The Student Finance Committee was able to fund excess student organizations throughout the 2021-2022 academic year. CCC manages and distributes the Student Activities Fund and for the past two years has had access to surplus funds in the absence of in-person events and organizational activities. However, CCC has now spent this budget surplus and will revert to the distribution practices it used prior to the 2019-2020 academic year.
To receive funding, student organizations must submit semester budgets to the SFC, which are subject to a review and approval process by student leaders on the committee. The Student Activities Fund is a mandatory student activity fee pool collected from nearly all College students each semester. For the 2021-2022 academic year, each student paid a total of $556 in student activity fees.
As a result of the COVID-19 pandemic, many large SFC-funded events – such as Solarity and Drag Ball – did not take place in the 2019-20 and 2020-21 academic years. Third-year College Co-Chair and SFC Co-Chair Leo Hidy explained that because SFC did not have to fund these events, the organization entered the 2021-22 academic year with an SAF surplus of more than $500,000 and could fund student organizations more generously than it had in the past.
“SFC is super happy to have seen all of the amazing things student organizers have accomplished this year, and we’re proud that every SAF dollar has been put back into the hands of students,” Hidy wrote in an email to Review.
However, CCC has now spent all of this surplus. The size of the SAF for the 2022-2023 academic year will likely be more consistent with the size of the SAF for the 2019-2020 academic years. This means that some organizations will not receive as much funding as they did last school year or all the funding they applied for for the fall 2022 semester.
“This latest round of budget requests for [fall ’22] has seen a huge increase in the amount of funds requested,” Hidy wrote. “Unfortunately, we simply don’t have enough in the SAF to fund the growth of all these organizations and also to ensure that there are sufficient funds to support the creation of new organizations.”
According to Hidy, SFC seeks to distribute SAF as evenly as possible, and all organizations, large and small, will likely face the effects of this change in funding practices.
“All organizations will see a difference in the allocation of [2022 — when we had the surplus — to 2023 — when we won’t have the surplus],” Hidy wrote.
As part of its funding for student organizations, SFC funds equipment rentals for the Oberlin Musical Theater Association and student performers. According to OMTA
Olivia Bross College co-chair and third year, OMTA is not affiliated with the theater department and therefore does not have access to department supplies.
“As co-chair of OMTA, I have seen firsthand how much we rely on SFC for funding,” Bross wrote in an email to Review. “Our last OMTA show, Chicago, was very successful, but it was only possible with SFC funding due to lack of supplies from the theater department.”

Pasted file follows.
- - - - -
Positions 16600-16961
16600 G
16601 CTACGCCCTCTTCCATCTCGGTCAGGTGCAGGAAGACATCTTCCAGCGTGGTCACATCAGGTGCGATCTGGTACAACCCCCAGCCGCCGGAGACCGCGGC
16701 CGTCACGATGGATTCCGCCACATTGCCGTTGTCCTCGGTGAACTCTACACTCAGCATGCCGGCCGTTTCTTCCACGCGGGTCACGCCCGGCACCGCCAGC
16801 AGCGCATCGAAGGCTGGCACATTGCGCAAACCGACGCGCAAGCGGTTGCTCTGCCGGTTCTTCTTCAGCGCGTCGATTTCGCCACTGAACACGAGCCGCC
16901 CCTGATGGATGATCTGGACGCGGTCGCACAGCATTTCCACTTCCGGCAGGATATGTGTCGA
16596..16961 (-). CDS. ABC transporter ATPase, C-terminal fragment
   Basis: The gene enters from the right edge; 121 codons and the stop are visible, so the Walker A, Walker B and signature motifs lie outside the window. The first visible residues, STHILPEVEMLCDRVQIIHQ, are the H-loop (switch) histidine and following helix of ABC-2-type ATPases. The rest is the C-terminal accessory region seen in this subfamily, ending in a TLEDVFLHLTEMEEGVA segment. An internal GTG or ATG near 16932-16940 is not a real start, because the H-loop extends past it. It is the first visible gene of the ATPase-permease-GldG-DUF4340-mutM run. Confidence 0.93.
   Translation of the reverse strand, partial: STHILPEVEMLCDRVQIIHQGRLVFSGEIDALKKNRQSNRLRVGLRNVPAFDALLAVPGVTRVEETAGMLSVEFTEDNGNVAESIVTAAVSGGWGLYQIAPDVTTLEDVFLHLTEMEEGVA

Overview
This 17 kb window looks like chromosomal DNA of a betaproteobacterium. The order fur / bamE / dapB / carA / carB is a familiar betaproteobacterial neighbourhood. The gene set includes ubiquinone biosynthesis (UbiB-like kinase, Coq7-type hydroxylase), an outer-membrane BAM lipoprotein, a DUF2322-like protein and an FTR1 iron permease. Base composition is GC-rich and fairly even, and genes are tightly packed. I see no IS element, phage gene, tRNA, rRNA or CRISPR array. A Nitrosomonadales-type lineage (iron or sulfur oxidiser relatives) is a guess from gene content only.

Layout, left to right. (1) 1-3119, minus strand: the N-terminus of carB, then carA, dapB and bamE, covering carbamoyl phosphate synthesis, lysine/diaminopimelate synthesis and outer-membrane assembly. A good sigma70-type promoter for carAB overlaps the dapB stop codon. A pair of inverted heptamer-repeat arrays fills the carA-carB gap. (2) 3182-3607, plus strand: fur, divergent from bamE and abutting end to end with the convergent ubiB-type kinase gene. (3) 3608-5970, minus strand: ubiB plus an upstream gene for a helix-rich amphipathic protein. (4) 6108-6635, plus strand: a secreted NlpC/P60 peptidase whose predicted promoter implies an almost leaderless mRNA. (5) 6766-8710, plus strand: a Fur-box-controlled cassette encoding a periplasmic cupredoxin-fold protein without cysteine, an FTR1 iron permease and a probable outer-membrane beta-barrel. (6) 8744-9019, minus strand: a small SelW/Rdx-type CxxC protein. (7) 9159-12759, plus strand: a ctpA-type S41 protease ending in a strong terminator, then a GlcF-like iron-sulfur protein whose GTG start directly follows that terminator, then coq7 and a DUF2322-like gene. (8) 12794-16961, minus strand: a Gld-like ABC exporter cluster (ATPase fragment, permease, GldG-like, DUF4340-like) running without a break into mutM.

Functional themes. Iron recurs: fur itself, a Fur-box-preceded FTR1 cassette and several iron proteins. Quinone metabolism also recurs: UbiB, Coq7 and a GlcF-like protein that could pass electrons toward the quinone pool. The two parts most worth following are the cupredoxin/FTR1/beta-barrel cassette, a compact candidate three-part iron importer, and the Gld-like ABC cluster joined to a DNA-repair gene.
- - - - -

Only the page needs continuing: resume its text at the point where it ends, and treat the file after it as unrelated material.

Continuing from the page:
Hidy has expressed interest in potentially collaborating with university departments such as the theater department to alleviate some of these concerns.
“We often get quite expensive requests for equipment costs that university departments already have access to, such as guitars, banjos, microphones, lighting, costumes, cameras, etc. [sic],” Hidy wrote. “SFC would like to work with university departments to reduce the burden of equipment costs on SAF, thereby freeing up more funds for student organizations.”
Another group funded by CCC is the Student Senate. CCC provides funds for the organization’s payroll. Third-year College and SLAC Treasurer Izzy Sanchez-Foster argues that it shouldn’t be funded by SAF.
“The Student Senate is an organization formed by the school to give students a seat at the administrative table,” Sanchez-Foster wrote in an email to Review. “From this, it is abundantly clear that the Student Senate is a school-sponsored group and should therefore be funded by the college’s payroll office.”
In addition to funding student organizations, SAF also funds College Lanes, The ‘Sco, Cat in the Cream, and some residential education expenses. When asked why the SAF funds the operation of certain facilities that appear to fall outside the category of student activities, Associate Dean of Students Thom Julian clarified that the SAF is intended not only to fund student organizations , but also to generally improve student life on campus.
“The Student Finance Committee allocates funds to support student organizations and improve campus life,” Julian wrote in an email to Review. “To achieve this mission, they fund specific on-campus programming initiatives that are not official student organizations.”
Hidy clarified that while SFC will have a relatively smaller SAF to manage in the 2022-23 school year, SFC has reserves and is not in a budget deficit.